by Annie Ernaux, trans. Tanya Leslie (Seven Stories Press, 95 pp.,
word "abort" isn't actually used until p. 18 of this 95-page
memoir; "abortion" debuts three pages later. Which is
well in keeping with the genre: From The Choices We Made
to NARAL, abortion advocates hammer eagerly and endlessly on the
silence that was women's lot, in the Bad Old Days before Roe
and Stenberg. Ernaux herself was 23 when, in 1963, her period
stopped during a tepid affair in Bordeaux. "This thing had
no place in language," she writes; in her diary of the time,
she used the word "pregnant" only once.
changed, of course. Ernaux can tell her story freely now, though
she acknowledges that it "may [
] be branded as distasteful."
actually not. In fact, Happening is convincingly written,
with moments of real immediacy. (In this book, wryly: "My ass
had caught up with me." In the diary, writing of the father,
an indignationless: "He's leaving me to cope on my own.")
The three months from conception to termination are rendered in
a flat, stark prose anchored in time by references to JFK, "If
I Had a Hammer," The Umbrellas of Cherbourg. Ernaux
conveys especially well the surreality and shame of her position
— that of a first-generation intellectual foolhardy enough to have
succumbed to the distinctly low-class affliction of getting knocked
literature and sociology classes, I ate in the university canteen,
I drank coffee twice a day at La Faluche, the students' hangout.
Yet I was living in a different world. There were the other girls,
with their empty bellies, and there was me.
We follow her
through a failed attempt with a knitting needle, and visits to two
doctors: "Love children are the most beautiful of all,"
says one brightly; the other cannily prescribes shots that turn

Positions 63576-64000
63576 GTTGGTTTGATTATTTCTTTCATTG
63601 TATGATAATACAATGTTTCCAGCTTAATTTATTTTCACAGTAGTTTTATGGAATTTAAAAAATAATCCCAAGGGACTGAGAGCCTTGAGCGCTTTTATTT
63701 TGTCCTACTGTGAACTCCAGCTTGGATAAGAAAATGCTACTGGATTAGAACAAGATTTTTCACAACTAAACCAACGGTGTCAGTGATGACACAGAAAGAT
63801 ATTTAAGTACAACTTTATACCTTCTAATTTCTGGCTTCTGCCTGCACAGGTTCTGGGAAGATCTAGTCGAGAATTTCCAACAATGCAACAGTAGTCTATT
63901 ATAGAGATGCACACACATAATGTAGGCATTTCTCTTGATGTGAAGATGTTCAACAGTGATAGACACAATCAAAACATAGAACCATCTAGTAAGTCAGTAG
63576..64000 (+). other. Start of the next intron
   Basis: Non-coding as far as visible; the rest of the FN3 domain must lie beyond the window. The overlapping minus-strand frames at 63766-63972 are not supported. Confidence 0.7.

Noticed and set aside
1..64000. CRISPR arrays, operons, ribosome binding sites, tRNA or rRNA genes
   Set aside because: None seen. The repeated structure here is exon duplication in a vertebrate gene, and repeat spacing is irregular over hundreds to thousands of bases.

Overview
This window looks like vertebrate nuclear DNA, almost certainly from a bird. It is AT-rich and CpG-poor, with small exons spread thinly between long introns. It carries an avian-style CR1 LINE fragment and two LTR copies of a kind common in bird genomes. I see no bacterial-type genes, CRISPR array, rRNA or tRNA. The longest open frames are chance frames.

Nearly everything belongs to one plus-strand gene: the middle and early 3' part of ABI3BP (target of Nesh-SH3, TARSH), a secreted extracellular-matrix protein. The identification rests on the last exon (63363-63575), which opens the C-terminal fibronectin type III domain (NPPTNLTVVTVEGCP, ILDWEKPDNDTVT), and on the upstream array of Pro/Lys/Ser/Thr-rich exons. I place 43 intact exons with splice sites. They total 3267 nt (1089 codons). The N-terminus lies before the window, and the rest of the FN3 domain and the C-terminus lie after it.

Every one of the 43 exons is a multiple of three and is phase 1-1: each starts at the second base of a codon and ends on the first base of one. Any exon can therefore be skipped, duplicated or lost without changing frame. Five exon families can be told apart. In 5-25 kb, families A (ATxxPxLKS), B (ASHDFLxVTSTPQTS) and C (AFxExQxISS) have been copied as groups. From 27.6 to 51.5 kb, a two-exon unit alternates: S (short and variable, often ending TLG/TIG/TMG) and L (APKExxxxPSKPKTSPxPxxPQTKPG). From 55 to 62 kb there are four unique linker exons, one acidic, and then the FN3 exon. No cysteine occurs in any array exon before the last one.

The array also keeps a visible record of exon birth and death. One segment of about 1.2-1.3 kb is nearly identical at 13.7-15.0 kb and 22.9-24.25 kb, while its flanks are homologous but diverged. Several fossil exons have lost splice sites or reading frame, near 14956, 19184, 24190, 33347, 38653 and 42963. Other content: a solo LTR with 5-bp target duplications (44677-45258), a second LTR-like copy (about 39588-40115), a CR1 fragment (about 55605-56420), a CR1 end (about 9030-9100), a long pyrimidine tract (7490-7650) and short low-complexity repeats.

out to be for preventing miscarriage. A (married) acquaintance,
to whom she goes for help, tries to seduce her.
The rest of
the story is familiar. She finds an illegal abortionist, expels
the fetus "like a grenade," flushes. She's hospitalized
but recovers, and visiting a church, recalls, "I felt bathed
in a halo of light and for [the priest] I was a criminal. [
I was through with religion." For years, Ernaux would celebrate
the anniversary of her abortion.
So far, so
good. The strangeness only comes when she explains why she is writing
this book, or at least writing it this way. Her title, Évènement,
is from Michel Leiris — "I wish for two things: / that happening
turn to writing. / And that writing be happening." — and that
desire suffuses the book:
happened to me so that I might recount them. Maybe the true purpose
of my life is for my body, my sensations and my thoughts to become
writing, in other words, something intelligible and universal,
causing my existence to merge into the lives and heads of other
And while most
people of course don't abort with the thought that, 40 years later,
they may be able to turn it into a book — that, surely, is a French
prerogative — Ernaux does draw a disturbing, because overt, parallel
between the book she carried to term, and the child she didn't.
It is her stated goal to validate her experience by making from
it a thing that will last forever (or at least stay in print). Of
course, artists have laid claim to godlike powers at least since
Arachne; and not irrationally so, since every creative act echoes
the primordial one. But it's one thing to say artistic creation
feels like childbirth — quite another to say it surpasses it.
has written that "if we miraculously padlocked all the abortion
clinics tomorrow [
] all we'd have is women banging on the
locked doors and crying." The society of Happening —
which is luridly fascinated by crisis pregnancies, but offers only
stigma, not help — cannot stand. But do we truly want the Ernaux
alternative, the one we're living today? By its teachings, abortion
is "the mechanism that wipes out disaster," and the result
of a pregnancy test analogous to the result of an AIDS test (p.
10). By its teachings, we are to "liberate" women so that
they may say, with Ernaux, "When I made love and climaxed,
I felt that my body was basically no different from that of a man."
By its teachings, we are expected to be sufficiently mature, sufficiently
intellectual, to hold a literary life to be more sanctified than
a human one.
hardly be said to romanticize abortion — but surely she deromanticizes
birth. Happening shows, albeit unwittingly, that as a culture
we cannot celebrate both.